Hmm... Who's going to foot the bill if the overclocked CPU and/or RAM go poof? Their respective manufacturers certainly won't. Is Dell so confident that the cooling system is good enough?
Dell's latest gaming system has moved out from under cover brandishing an Intel Core 2 Extreme QX6700 processor overclocked from 2.66GHz to 3.46GHz, a freshly designed liquid cooling system and a Blu-ray Disc drive. Dell XPS 720 H2C Edition gaming PC Dell XPS 720: out of the shadows Superior firepower? It'd better be for …
Is it really worth the 6000 your gonna pay for it?? When in 6 months time they are gonna want you to buy this upgrade for another 500 then another for 500 because the better the machines get the better the games will get, making it a vicous cycle for the consumer who will no matter wat have to pay out more money!!
I vote bring back the DOS games : )
An Apple Mac Pro with:
2x 3GHz Dual core Xeons (Woodcrest)
500Gb SATA HD (same spec as Dell)
2Gb RAM (667MHz)
23" Apple LCD monitor
16x Superdrive (16x double layer DVD burner)
2x Nvidia GeForce 7300 GT 256Mb
Mac OS 10.4 "Tiger"
Add: 2x 3GHz Quad Core Xeons (Cloverdale) +US$699 (Total:US$5473)
or replace 7300GT with: Nvidia Quadro FX 4700 512Mb +US$1500 (Total: US$6274)
Sure, they may be small performance hitches but, it'd be more reliable than ANY overclocked machine (done by the factory or otherwise).
With the base specs, you still have change to buy Vista Home Premium (or XP Media Centre) and the Blu-Ray drive.
It's not all that far off Apple's offerings. It looks like you're paying extra for the "factory overclocking". Ho hum....
So we've been waiting for this since Dell purchased Alienware over a year ago. No real surprises, with the possible exception of the ugly case, which not even 'boy racer' lights can redeem. Probably good airflow though. /shrug Still, if it bothers you for a similar price you can still pick up a machine directly from Alienware or one of the other dedicated gamer resellers.
As to some of the above comments:
- The point of buying a pre-overclocked machine (and paying the premium for it) is that the manufacturer warranty still applies. D'oh!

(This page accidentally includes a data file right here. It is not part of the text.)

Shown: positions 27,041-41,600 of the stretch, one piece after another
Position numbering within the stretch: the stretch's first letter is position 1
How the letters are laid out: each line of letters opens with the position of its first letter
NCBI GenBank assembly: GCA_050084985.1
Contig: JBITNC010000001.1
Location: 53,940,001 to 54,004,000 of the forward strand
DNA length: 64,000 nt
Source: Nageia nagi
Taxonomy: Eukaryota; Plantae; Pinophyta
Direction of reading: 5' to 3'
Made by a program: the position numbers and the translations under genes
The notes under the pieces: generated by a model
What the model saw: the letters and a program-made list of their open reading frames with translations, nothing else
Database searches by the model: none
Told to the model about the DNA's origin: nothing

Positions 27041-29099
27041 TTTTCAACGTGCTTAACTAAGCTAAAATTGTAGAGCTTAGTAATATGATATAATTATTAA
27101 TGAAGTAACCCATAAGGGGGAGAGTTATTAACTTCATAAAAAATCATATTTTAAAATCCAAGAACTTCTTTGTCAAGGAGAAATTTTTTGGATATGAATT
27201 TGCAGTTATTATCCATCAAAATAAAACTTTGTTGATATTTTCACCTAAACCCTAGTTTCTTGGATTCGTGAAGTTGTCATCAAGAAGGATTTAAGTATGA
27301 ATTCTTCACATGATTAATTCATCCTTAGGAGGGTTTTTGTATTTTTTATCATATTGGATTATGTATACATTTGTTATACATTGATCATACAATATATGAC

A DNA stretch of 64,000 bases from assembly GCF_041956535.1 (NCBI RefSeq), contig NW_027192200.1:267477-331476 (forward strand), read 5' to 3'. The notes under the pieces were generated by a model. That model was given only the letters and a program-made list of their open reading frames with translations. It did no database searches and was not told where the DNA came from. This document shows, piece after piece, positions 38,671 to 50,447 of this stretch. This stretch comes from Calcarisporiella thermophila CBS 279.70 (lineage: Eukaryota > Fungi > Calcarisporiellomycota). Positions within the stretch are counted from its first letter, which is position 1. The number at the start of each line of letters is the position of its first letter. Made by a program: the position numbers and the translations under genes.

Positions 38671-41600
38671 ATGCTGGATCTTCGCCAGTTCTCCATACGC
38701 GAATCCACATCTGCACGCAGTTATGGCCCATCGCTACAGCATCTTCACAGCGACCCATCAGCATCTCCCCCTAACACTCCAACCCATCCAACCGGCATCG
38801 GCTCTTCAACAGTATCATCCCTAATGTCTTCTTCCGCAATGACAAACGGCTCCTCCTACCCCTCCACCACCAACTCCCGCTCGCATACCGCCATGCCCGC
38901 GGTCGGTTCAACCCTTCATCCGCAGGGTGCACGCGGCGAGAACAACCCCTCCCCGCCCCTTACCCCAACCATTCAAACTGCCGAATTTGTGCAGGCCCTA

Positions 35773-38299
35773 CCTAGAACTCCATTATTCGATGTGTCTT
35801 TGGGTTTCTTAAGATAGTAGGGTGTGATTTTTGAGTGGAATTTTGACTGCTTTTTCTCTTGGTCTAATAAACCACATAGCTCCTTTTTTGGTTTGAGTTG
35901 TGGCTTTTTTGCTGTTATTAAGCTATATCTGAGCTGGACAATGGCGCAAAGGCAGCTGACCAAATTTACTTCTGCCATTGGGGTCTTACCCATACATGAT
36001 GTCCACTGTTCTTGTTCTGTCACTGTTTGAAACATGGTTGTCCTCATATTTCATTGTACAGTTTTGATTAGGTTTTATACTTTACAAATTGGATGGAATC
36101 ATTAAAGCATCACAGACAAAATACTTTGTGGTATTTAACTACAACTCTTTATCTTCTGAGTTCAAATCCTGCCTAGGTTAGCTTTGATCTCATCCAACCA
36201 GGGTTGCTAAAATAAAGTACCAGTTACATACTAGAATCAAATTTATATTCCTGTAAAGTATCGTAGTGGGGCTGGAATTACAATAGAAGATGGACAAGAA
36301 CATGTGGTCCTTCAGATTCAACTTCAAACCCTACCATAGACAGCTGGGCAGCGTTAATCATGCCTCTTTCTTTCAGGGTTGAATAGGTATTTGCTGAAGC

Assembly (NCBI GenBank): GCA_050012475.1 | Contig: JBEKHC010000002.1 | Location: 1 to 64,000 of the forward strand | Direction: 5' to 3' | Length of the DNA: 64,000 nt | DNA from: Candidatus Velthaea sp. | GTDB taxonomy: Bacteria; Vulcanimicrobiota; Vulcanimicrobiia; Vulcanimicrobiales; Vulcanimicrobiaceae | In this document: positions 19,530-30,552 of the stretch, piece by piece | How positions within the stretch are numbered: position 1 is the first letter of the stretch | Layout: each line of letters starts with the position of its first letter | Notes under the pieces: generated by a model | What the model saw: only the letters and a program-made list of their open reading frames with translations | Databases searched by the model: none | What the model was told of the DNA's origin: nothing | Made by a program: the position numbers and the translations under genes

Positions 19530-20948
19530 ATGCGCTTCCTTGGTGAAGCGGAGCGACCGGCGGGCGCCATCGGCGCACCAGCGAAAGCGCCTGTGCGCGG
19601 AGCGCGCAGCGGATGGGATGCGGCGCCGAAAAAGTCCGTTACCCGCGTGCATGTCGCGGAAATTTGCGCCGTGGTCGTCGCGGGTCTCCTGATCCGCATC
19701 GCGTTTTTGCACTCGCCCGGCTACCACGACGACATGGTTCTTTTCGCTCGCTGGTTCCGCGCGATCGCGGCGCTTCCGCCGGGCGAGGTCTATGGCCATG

- With watercooling that overclock is by no means extreme, but still impressive. It will probably also be fairly quiet.
- And yes SUN workstations would provide much better performance. For applications that run on Solaris. This is squarely aimed at the 'gamers with a day job' market, who can (a) afford the convinience of not building and overclocking rigs themselves and (b) want a simple solution to play Counter Strike, or WoW or Everquest 2 (my drug of choice) or whatever.
Just my 2cp. ;)
Well, all things considered, I still prefer to build my own gaming rig. For one, I'm not into overclocking - bad enough that my US$2500 rig runs very hot despite being underclocked.
Also, I prefer tweaking the specifications to the very minute detail, and I do have very tight specifications : i.e. if the motherboard is an Asus NForce4, the video cards must be Asus Nvidia cards which do SLI. If the motherboard is made by a company that doesn't make video cards, the video card must come from a company that doesn't make motherboards. And again both must have matching chipsets (i.e. NForce to GeForce, Radeon Express to Radeon). And oh, I personally inspect the devices for green and gold capacitors before buying. Bad experiences with capacitors of those colors exploding.
And oh, lastly, I'm an AMD fanboy. I avoid using Intel chips when it comes to building high-performance systems (lack of 3DNow = bad).
Where can you find a 500GB 10K rpm drive?
667mhz close to 1066MHz?
2x Nvidia GeForce 7300 GT 256Mb is close to 2 8800 GTX w/768MB?
I have an overlocked Intel Celeron 366 running at 466 that's been running XP since the day it was purchased. Overclocked doesn't always mean unreliable or unstable, if done right.
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